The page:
That’s a good point. People always seem surprised. Sometimes I’m introduced to people as an actor; sometimes I’m introduced as a musician. When people find out I do the other thing, they’re sort of surprised and say “Oh I thought you were an actor” or “I thought you were a musician!” It’s only recently when I’m forced to make the distinction that I do. I’ve always been interested in performing. I think they come from the same place – the impulse is the same. I have a love of performing. I’ve always been a little hammy. I’ve always enjoyed entertaining people to some extent. To me they live in the same place creatively. The difference for me – why I have a deeper connection to music – is that it’s been with me for so long. But also it’s something I can control completely. I’m responsible for it. It’s something I’m making without waiting and relying on someone else to give me the opportunity to do it. It would be weird if I sat around my house acting by myself. But if I’m just sitting around alone playing music, that’s not strange.
Now that Lie to Me is off, are you still working as an actor or are you focusing on music now? Can you do both in LA?
I can do both but I just have to pick my battles. I have to be choosier about acting work just because I want to be able to focus on music enough. I’m still working. I didn’t retire because the show’s not on anymore. It’s hard – when you’re fully employed as an actor, that’s an incredibly rare circumstance and it’s pretty all-encompassing. As someone working on a television show, that’s your life basically. You’re lucky if you can fit in a few shows here and there or write a few songs here and there. I find that it’s hard to focus on music when I’m working a lot as an actor. But the nice thing about being a journeyman actor and going from project to project and making some money here and there, that’s a brief commitment so you have plenty of time to continue writing and touring and recording. The nice thing about acting is that it bankrolls my music career. It’s a nice thing to be able to work for a little bit, have a lot of free time to then work on music. I’m still frustrated when I’m unemployed. But unemployment and frustration are great songwriting tools.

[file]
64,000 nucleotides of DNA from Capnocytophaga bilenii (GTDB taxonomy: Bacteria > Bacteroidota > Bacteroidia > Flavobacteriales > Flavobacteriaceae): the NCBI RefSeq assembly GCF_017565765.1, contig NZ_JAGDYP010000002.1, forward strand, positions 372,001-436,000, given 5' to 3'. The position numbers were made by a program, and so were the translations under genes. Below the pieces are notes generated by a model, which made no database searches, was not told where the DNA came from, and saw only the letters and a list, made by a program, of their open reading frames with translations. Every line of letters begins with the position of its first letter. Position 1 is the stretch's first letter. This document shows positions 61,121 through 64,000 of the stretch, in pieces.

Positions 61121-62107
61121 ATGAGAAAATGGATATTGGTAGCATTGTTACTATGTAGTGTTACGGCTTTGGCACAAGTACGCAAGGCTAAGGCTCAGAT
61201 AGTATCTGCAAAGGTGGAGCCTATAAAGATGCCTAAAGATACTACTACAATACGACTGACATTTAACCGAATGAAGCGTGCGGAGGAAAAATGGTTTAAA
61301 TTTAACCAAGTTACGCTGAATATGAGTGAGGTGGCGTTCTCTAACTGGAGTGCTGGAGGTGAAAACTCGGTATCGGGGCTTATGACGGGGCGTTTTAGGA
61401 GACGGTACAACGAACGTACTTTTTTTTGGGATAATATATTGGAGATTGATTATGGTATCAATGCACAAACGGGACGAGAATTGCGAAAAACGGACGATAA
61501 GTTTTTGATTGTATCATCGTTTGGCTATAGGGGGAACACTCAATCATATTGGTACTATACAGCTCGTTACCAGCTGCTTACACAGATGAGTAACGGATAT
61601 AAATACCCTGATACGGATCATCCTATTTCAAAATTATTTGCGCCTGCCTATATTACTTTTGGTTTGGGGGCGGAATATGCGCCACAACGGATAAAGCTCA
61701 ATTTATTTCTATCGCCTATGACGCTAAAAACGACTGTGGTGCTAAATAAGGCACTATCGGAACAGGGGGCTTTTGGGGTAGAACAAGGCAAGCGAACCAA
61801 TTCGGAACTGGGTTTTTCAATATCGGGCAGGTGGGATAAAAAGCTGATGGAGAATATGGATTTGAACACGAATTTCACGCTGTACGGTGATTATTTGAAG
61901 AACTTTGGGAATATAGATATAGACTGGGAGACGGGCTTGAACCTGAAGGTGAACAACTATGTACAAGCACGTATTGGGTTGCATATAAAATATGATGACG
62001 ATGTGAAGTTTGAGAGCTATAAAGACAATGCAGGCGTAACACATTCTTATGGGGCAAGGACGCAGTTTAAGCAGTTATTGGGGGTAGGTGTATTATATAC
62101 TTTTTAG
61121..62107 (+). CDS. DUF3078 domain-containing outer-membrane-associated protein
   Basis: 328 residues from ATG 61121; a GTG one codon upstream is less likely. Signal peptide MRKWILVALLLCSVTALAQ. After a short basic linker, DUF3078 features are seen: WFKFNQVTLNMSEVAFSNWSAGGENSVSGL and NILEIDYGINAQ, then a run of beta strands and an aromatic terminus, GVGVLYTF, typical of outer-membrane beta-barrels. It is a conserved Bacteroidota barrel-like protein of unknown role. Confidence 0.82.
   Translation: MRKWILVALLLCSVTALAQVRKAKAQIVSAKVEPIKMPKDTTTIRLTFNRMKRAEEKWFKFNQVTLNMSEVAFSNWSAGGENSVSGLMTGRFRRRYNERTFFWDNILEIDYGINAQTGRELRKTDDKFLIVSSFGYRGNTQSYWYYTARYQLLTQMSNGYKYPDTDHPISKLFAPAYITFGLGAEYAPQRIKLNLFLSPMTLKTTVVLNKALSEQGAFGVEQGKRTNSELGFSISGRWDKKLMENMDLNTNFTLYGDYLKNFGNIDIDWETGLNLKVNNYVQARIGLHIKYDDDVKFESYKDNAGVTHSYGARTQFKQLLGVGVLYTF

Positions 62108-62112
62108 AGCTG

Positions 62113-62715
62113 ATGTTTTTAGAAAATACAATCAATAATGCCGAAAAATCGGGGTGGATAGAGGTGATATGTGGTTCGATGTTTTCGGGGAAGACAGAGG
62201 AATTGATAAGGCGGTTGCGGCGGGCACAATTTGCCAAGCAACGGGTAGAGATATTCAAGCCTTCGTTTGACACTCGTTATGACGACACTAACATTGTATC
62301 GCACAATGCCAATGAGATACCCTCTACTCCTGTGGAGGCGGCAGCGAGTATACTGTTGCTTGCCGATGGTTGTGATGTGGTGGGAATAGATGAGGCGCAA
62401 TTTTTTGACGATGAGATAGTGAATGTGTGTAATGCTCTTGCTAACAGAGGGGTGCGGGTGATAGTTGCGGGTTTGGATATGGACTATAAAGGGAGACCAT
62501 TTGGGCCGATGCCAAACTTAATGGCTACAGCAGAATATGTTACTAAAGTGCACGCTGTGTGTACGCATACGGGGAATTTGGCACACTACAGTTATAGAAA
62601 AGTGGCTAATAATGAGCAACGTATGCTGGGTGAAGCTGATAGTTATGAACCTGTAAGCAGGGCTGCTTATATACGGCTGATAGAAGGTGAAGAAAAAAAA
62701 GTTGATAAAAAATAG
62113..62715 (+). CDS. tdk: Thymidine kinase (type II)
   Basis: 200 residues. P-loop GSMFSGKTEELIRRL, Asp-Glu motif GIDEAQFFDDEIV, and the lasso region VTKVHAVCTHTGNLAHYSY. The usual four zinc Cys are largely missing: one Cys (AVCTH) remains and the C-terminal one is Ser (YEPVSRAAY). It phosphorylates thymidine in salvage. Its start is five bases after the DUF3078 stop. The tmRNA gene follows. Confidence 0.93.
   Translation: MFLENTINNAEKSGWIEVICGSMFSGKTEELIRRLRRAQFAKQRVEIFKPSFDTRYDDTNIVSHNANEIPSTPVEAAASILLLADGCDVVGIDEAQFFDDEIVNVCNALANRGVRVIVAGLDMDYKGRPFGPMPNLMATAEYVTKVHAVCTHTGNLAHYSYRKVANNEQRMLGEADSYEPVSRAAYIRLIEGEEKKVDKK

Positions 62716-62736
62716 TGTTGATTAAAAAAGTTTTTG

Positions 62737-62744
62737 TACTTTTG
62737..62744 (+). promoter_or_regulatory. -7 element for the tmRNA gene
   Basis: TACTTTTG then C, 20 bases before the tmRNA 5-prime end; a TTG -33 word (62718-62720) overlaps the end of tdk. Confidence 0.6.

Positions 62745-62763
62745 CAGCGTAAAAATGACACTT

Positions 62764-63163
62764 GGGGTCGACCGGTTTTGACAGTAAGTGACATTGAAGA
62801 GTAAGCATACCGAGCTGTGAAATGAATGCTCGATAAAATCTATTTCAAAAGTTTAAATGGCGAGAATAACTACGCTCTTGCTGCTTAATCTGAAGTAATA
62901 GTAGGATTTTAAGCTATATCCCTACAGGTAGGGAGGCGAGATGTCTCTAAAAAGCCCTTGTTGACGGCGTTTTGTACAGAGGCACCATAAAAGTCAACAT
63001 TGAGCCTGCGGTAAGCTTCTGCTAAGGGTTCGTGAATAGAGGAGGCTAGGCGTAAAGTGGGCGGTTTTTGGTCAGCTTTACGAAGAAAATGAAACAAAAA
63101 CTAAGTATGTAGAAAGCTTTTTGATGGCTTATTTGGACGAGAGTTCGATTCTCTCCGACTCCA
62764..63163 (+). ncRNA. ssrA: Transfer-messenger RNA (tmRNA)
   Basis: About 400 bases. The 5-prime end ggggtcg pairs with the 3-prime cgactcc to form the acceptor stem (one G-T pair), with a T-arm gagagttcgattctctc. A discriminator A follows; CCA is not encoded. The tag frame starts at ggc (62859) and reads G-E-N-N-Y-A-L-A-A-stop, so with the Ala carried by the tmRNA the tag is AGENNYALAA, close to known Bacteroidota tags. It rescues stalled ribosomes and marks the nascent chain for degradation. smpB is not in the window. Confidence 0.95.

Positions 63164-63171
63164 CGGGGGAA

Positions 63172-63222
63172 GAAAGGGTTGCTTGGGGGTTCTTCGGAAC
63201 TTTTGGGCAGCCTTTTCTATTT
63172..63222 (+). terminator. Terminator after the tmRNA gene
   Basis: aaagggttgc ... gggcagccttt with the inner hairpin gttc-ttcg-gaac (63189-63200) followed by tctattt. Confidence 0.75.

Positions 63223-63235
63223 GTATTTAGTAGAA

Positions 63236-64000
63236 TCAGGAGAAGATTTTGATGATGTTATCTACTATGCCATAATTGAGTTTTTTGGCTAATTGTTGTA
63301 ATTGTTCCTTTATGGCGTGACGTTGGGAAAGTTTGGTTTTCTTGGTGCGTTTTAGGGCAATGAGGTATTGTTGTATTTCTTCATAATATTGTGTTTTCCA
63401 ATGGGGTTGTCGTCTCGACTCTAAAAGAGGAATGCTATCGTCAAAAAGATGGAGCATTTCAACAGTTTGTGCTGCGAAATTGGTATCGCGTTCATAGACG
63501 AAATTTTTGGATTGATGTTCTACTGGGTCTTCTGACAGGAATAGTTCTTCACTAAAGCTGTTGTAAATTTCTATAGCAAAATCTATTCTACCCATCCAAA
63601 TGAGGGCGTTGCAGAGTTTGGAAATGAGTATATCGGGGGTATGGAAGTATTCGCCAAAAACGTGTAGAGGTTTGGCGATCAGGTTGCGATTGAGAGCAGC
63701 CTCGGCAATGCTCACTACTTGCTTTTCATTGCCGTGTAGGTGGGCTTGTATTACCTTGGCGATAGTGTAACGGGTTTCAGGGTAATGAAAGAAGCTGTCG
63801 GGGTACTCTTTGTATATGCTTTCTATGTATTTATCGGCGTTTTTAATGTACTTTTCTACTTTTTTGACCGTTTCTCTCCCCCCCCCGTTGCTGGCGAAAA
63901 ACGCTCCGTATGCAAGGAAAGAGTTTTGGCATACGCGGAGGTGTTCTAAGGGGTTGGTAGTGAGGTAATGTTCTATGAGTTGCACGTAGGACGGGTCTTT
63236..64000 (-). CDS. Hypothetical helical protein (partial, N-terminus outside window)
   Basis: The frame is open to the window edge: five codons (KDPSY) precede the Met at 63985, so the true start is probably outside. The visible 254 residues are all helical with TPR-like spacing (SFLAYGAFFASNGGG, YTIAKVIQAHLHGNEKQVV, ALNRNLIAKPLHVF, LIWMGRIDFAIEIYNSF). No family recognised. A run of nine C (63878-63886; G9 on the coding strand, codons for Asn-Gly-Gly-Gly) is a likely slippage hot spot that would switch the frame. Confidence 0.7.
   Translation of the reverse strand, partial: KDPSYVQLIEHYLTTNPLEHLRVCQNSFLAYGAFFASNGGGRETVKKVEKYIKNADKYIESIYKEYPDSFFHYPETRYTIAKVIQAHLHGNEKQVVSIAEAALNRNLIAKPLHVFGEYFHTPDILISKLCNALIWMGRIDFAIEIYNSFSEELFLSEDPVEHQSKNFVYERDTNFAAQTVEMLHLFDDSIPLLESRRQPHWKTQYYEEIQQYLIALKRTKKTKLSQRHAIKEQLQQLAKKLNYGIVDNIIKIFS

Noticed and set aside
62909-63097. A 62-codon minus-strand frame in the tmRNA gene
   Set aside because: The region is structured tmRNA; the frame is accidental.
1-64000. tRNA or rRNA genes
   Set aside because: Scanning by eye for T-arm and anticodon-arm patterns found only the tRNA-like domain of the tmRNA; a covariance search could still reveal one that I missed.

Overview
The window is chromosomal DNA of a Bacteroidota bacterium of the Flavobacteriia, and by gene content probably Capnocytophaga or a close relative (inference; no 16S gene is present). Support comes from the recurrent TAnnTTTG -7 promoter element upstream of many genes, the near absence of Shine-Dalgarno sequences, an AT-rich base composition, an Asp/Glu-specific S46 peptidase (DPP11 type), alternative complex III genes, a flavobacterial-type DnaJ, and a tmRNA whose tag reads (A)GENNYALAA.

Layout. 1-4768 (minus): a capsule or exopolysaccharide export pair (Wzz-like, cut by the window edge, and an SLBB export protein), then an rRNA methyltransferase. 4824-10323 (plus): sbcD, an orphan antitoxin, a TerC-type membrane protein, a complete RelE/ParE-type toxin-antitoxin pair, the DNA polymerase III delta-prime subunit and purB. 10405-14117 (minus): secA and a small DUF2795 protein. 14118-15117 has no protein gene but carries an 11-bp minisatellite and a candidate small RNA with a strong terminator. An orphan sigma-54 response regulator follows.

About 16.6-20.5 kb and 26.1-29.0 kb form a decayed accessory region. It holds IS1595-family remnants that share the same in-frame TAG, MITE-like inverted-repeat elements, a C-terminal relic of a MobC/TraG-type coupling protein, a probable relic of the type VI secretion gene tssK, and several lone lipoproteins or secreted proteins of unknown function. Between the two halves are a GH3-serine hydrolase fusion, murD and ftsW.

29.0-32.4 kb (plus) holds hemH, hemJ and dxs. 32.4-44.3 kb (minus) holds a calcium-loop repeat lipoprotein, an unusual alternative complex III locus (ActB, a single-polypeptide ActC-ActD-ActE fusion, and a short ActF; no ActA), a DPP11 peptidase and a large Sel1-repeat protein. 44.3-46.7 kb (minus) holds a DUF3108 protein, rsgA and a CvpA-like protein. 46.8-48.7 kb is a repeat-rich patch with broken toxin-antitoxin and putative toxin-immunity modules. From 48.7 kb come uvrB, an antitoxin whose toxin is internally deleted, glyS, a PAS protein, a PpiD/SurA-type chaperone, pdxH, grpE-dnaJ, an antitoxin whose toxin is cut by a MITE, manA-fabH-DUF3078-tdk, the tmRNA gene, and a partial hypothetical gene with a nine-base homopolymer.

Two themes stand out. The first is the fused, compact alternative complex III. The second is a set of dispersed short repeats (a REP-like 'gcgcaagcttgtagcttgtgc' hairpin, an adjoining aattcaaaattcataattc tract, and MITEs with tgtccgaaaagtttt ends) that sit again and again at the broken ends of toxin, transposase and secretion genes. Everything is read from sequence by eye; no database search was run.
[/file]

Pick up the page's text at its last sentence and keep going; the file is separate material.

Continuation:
Tell me about your new album.
Small Mistakes is a follow-up record that I've been wanting to do for a while but work kept getting in the way. I was so busy that I just couldn't find the time to write and record. I could have done a very brief and thrown-together recording session, but I didn't want it to be that disposable so I was waiting for the right time. The record is an evolution from the stuff I was doing before. It's not as smart-alecky, as much as I love smart-alecky music, it has more of a seriousness to it. The songs I was writing were reflecting things that were happening in my life. I get uncomfortable when I'm trying to interpret my own songs. I'd rather people interpret them themselves. But practically speaking the record was full of songs I wrote when I finally got freed-up from work. I had these songs I wanted to do, but I didn't want to do them in the same way I did my first record. I'd been writing with a singer-songwriter named David Poe and he had some great ideas for how the record should sound sonically. We wanted to keep it very intimate. I wanted it to feel like an inner monologue. There are still stories but they're very intimate and personal. Sonically I wanted to have it sound like you were inside of someone's head. I wanted it to found like folk music from space. I think we found some of that - there are some odd sounds and ethereal harmonies that make the record feel very different. Not just from my own previous stuff, but from a lot of other singer-songwriter-type records.
We also had three or four other songs we were working on for the record but they weren't feeling finished and they weren't feeling like a part of this record. I didn't want there to be any filler, so we kept it at six songs. It's a breezy 25-minute record. We just didn't want there to be any skippable songs and I don't think there wound up being any skippable songs on the record.